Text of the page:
One of the key risks boosting that threat is a habit within large corporate cultures for IT teams or risk managers consistently ‘downgrading’ risks due to lack of understanding or complacency when reporting to those further up the pecking order. This is dangerous and can lead senior figures to the conclusion that everything is ‘ok’ within their organisation when, in reality, an IT crisis is just around the corner. This is particularly true when organised crime groups are targeting financial services with highly sophisticated attacks that are often discounted by management with a throw away ‘nobody would do that’ comment.

Companies should attempt to foster a ‘safe’ environment where staff feel comfortable raising problems they encounter so that solutions can be found before disaster strikes. They should also to remain current with intelligence from their incident response and forensic partners who will see the sophisticated threats when they do cause a breach.

An enhanced understanding of the issues facing the business is less likely to leave senior spokespeople up a creek without a paddle when facing the media. No one would expect a CEO to know all the ins-and-outs of their IT infrastructure, but basic comprehension can go a long way. Knowledge is power.


Weak links in the chain

Due to the nature of the industry and the services they provide, banks and large financial firms are required to interact with third parties on a massive scale. Unfortunately, this isn’t without its drawbacks.

Many third parties – and, by extension, their own supply chain – lack the sophistication and / or the wherewithal to deal with cyberattacks. As such, they are often the first port-of-call for a hacker looking to worm their way into a major system.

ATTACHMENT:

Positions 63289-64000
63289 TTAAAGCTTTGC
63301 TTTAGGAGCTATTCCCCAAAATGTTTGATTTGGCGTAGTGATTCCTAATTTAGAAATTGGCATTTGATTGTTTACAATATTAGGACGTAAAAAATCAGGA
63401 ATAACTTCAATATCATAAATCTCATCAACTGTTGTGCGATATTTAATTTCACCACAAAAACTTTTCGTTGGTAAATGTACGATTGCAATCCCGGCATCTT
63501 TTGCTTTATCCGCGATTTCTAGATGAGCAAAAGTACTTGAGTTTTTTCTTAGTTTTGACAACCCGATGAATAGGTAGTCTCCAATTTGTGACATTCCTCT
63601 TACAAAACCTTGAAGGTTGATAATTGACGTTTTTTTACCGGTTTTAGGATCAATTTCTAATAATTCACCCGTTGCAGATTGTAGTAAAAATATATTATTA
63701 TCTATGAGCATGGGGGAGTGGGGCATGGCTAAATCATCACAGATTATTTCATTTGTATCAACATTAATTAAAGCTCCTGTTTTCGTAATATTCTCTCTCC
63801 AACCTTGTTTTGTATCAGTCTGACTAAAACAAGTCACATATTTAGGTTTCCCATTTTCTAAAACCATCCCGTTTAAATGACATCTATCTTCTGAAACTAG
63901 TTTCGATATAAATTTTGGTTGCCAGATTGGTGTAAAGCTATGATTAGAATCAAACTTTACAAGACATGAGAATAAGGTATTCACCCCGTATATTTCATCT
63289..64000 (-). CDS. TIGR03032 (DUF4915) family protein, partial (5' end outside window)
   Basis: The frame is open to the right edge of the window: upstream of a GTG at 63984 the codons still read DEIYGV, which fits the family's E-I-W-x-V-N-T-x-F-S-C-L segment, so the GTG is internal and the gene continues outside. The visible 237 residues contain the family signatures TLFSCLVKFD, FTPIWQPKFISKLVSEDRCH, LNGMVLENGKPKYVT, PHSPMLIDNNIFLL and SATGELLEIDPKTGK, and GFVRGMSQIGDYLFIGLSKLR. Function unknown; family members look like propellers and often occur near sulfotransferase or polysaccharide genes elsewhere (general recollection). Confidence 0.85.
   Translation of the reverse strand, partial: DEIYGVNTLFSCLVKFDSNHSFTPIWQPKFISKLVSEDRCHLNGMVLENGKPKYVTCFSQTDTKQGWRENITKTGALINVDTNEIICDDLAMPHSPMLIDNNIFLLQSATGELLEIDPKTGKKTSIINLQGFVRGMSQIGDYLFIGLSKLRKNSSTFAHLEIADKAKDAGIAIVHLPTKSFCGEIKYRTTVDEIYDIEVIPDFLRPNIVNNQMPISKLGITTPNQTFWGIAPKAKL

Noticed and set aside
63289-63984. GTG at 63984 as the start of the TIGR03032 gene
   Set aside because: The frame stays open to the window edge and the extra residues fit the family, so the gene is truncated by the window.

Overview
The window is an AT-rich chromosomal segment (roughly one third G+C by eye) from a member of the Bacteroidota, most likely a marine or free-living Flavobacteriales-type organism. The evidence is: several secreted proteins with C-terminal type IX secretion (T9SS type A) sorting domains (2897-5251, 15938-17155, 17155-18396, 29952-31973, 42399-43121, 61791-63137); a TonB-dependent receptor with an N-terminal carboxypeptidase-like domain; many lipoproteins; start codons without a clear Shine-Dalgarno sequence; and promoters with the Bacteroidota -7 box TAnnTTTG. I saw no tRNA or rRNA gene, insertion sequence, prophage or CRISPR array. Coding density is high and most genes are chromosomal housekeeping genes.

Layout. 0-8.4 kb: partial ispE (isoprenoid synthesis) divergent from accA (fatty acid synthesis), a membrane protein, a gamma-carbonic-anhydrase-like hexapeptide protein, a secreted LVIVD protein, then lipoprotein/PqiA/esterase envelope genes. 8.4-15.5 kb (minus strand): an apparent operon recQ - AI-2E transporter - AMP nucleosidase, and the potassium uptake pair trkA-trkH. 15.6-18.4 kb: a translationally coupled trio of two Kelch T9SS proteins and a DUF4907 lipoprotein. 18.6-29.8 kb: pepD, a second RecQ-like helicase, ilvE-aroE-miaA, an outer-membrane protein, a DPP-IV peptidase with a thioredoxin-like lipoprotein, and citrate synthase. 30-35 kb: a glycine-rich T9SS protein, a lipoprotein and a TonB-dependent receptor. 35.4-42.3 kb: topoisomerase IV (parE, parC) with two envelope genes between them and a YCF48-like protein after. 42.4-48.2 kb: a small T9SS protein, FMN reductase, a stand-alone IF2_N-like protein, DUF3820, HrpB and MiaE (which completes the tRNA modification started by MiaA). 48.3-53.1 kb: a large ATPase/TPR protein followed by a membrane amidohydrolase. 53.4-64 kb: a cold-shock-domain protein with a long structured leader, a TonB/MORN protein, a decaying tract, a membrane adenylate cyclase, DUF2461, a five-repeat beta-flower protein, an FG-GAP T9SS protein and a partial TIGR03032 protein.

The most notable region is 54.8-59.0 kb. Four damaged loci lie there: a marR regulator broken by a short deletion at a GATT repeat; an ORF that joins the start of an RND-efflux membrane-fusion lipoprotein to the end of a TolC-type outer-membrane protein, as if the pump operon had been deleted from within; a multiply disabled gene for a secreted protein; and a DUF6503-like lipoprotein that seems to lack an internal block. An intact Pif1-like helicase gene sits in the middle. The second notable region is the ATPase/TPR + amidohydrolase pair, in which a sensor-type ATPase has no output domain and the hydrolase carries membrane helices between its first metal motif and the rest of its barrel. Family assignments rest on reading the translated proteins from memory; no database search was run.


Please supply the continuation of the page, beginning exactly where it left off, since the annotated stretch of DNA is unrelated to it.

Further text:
An example includes the British Airways data breach in the summer of 2018, when hackers were able to take information directly from the airline’s website thanks to access from a third party.

Often, being subject to this form of intrusion is pure bad luck rather than bad planning. However, large firms must ensure that they’re sufficiently protected and that access for third parties is limited. It’s a simple case of making sure that your back’s covered wherever possible.

Human error

Perhaps the most common error (and the most tangibly addressable) is the human risk inherent within any business. Naturally, the larger your workforce, the greater the risk you face, which is a major issue within the financial services sector.

Phishing, a scam that prompts staff to provide their username and password, is still one of the simplest but most successful ways potential attackers get their foot in the door.

The key to combatting the danger is providing constant training to employees so that they’re fully aware of the threat and the responsibility that they have towards protecting the business.

What’s more, the high-profile cases mentioned above are dangers in themselves: when the glitch or failure makes the news, a sign post is placed for hackers looking to break in. Each headline is an ‘x-marks-the-spot’ for a company’s weak spot, as well as their competitors’.